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  • Writer's pictureSacha Allen

Script Coverage

Type: Screenplay Title:

Number of Pages: 99 Author:

Submitted by: Location: New York

Submitted to: Genre: Drama, Mystery

Analyst: Sacha Allen Date: 09/06/2020


LOGLINE: When a college freshman who suffers from blackouts after a traumatic childhood accident is accused of murdering her roommate, she must go on the run and clear her name with the help of the victim’s boyfriend.


RECOMMENDATION: Consider

SYNOPSIS:

A young blonde girl swims in a pool. She’s running out of air but the pool cover is trapping her underwater. As the girl starts to panic, TAYLOR (18) jerks awake in the passenger seat of her mom JACLYN’s (42) car. They’ve just arrived on Taylor’s college campus for freshmen move-in day. As they’re moving Taylor’s belongings into a small dorm room, STELLA (18) walks in and immediately complains about having a roommate. Jaclyn reminds a reluctant Taylor to take her medication. VALERIE (18) and MAI (18), the girls’ suitemates, come in through their shared bathroom to introduce themselves.


On the other side of campus, GAVIN (18) moves into his dorm with the help of his dad RAY (52), the head of campus security. When they’re done unpacking, Ray hugs Gavin and says that he’s proud of him for overcoming his difficult past. As Taylor finishes moving in, she recognizes a girl with dark make-up and matching tattoos, REBECCA (18), from a place called Bates. Jaclyn tells Taylor to befriend her more welcoming roommates instead and reminds her to be careful since a student was killed three years ago.


Stella, Mai, and Valerie join Taylor on the elevator one night as they return from a party that Taylor wasn’t invited to. The elevator gets momentarily stuck and Taylor has a panic attack in front of a group of students. She takes her medication before going to bed that night and is hurt when she overhears Stella complaining about how embarrassing the attack was. Over lunch, Stella gossips about Rebecca with her friend and Rebecca’s roommate, RACHEL. Taylor passes them while looking for a place to sit and ends up sitting with Rebecca, who has no interest in talking to her and leaves.


In the library that night, Taylor emails Rebecca apologizing for upsetting her and offering to be friends. She exchanges glances with a cute boy and, flustered, forgets her phone on the table when she leaves. The boy, Gavin, returns her phone. The two barely introduce themselves before Stella, Gavin’s girlfriend, intervenes. Taylor and Gavin meet again in Taylor’s dorm as he waits for Stella. They talk about an attractive professor that he and Stella had over the summer, and whose study groups raised Stella’s grade. Stella bursts into the room and turns on Taylor, accusing her of trying to steal Gavin. Valerie and Mai overhear the fight from the bathroom and Stella implies that she sold Taylors pills for money. Taylor says that she could kill Stella and runs from the room.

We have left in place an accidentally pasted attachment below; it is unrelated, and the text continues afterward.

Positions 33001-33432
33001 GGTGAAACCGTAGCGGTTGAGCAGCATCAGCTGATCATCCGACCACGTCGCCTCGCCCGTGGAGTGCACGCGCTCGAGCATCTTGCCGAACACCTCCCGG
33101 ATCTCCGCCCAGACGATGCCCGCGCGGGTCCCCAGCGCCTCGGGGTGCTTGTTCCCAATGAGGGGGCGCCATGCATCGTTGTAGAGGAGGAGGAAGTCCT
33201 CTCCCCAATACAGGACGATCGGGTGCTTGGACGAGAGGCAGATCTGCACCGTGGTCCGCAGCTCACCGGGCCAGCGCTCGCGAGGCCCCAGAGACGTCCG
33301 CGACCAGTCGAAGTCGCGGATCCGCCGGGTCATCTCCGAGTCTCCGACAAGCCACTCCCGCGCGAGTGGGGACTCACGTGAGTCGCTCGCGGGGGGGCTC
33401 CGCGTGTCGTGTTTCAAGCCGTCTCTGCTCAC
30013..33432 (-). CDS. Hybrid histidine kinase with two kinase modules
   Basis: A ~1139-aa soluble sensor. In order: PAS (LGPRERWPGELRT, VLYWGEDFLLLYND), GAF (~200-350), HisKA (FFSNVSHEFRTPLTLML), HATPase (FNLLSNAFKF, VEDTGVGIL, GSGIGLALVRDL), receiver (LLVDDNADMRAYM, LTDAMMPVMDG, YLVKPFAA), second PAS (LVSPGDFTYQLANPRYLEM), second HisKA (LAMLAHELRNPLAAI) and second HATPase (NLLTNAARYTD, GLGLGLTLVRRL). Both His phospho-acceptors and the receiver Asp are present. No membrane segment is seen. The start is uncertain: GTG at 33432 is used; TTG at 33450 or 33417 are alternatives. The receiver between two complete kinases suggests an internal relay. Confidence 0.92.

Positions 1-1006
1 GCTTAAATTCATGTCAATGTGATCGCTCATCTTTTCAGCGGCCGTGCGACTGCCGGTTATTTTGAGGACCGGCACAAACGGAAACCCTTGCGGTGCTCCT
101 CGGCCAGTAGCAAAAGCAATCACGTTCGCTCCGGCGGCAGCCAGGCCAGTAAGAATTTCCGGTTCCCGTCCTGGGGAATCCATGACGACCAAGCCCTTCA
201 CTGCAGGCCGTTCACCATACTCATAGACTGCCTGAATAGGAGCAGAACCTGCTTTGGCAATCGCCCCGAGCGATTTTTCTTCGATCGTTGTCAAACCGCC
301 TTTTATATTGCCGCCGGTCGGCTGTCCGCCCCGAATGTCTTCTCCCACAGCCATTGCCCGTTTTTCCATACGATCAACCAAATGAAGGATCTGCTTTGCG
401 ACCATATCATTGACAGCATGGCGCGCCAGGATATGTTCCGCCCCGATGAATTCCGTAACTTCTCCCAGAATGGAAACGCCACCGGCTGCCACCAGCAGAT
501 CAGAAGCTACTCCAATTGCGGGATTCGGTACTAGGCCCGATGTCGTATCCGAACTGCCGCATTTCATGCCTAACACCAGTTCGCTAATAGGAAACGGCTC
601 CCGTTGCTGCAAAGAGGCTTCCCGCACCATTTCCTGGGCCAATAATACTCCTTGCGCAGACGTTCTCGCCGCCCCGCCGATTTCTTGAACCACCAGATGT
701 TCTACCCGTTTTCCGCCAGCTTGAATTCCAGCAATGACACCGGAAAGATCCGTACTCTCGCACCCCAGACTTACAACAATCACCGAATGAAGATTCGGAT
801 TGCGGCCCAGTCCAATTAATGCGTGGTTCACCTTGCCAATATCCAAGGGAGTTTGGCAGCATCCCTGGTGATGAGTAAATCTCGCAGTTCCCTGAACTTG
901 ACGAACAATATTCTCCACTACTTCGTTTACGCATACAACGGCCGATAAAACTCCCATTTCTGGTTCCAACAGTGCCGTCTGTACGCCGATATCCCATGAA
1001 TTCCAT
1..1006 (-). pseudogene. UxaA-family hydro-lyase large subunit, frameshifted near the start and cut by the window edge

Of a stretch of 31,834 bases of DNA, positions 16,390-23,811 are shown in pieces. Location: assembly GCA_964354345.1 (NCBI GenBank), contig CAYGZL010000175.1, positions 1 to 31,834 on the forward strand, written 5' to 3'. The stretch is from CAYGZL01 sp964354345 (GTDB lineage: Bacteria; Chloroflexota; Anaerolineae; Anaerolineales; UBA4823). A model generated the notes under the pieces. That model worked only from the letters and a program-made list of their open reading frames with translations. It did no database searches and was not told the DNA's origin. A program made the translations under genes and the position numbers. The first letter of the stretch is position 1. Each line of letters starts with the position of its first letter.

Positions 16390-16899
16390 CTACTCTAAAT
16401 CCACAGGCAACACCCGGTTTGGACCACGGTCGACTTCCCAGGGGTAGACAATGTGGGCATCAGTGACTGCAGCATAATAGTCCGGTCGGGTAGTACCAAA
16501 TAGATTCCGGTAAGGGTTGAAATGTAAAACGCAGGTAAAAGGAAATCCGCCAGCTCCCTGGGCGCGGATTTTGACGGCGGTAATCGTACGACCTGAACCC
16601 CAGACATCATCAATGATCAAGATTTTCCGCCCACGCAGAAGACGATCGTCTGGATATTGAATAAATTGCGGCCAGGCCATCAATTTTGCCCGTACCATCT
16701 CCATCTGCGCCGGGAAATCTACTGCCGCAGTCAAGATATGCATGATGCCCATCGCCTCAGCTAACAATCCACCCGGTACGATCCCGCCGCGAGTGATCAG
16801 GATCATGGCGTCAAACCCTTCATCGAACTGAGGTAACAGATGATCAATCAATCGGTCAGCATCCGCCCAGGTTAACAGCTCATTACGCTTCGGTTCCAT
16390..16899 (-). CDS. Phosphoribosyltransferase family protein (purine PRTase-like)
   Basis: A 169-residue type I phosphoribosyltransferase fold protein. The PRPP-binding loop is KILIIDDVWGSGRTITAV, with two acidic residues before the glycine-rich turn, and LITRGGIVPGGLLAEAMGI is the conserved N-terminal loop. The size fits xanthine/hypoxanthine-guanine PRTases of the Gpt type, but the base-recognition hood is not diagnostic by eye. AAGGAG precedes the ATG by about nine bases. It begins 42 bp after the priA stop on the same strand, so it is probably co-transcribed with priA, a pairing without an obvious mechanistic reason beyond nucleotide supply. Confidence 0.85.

The next day, Taylor is upset about the fight with Stella and has a panic attack when the attractive professor, ELLIOT HAWTHORNE (33), tries to comfort her. She blacks out in her dorm and wakes up to find Stella stabbed to death. Valerie and Mai take a compromising picture of Taylor holding the knife. Panicking, Taylor pulls the fire alarm as a cover to get out of the building. Two DETECTIVES, MARCUS FORBES (33) and his partner PHIL LENNOX (28), arrive on the scene. Forbes undermines Ray, saying that the investigation will be too much stress on his weak heart.


Later, Forbes interrogates Gavin as a suspect given his violent past and the fact that he could’ve had access to the murder weapon, a carving knife, through his job in the cafeteria. Ray intervenes and lends Gavin his truck to go pick up some food. As he’s leaving campus, Gavin runs into Taylor and decides to help her escape to Ray’s remote cabin. Ray sneaks off to the cabin to try and bring Taylor and Gavin in, but Taylor steals Ray’s gun while he’s distracted. She and Gavin escape in Ray’s campus security car. They check into a rundown motel with an unsettling taxidermist NIGHT MANAGER (30’s). The next morning, Taylor explains that a childhood drowning incident is the reason behind her panic attacks.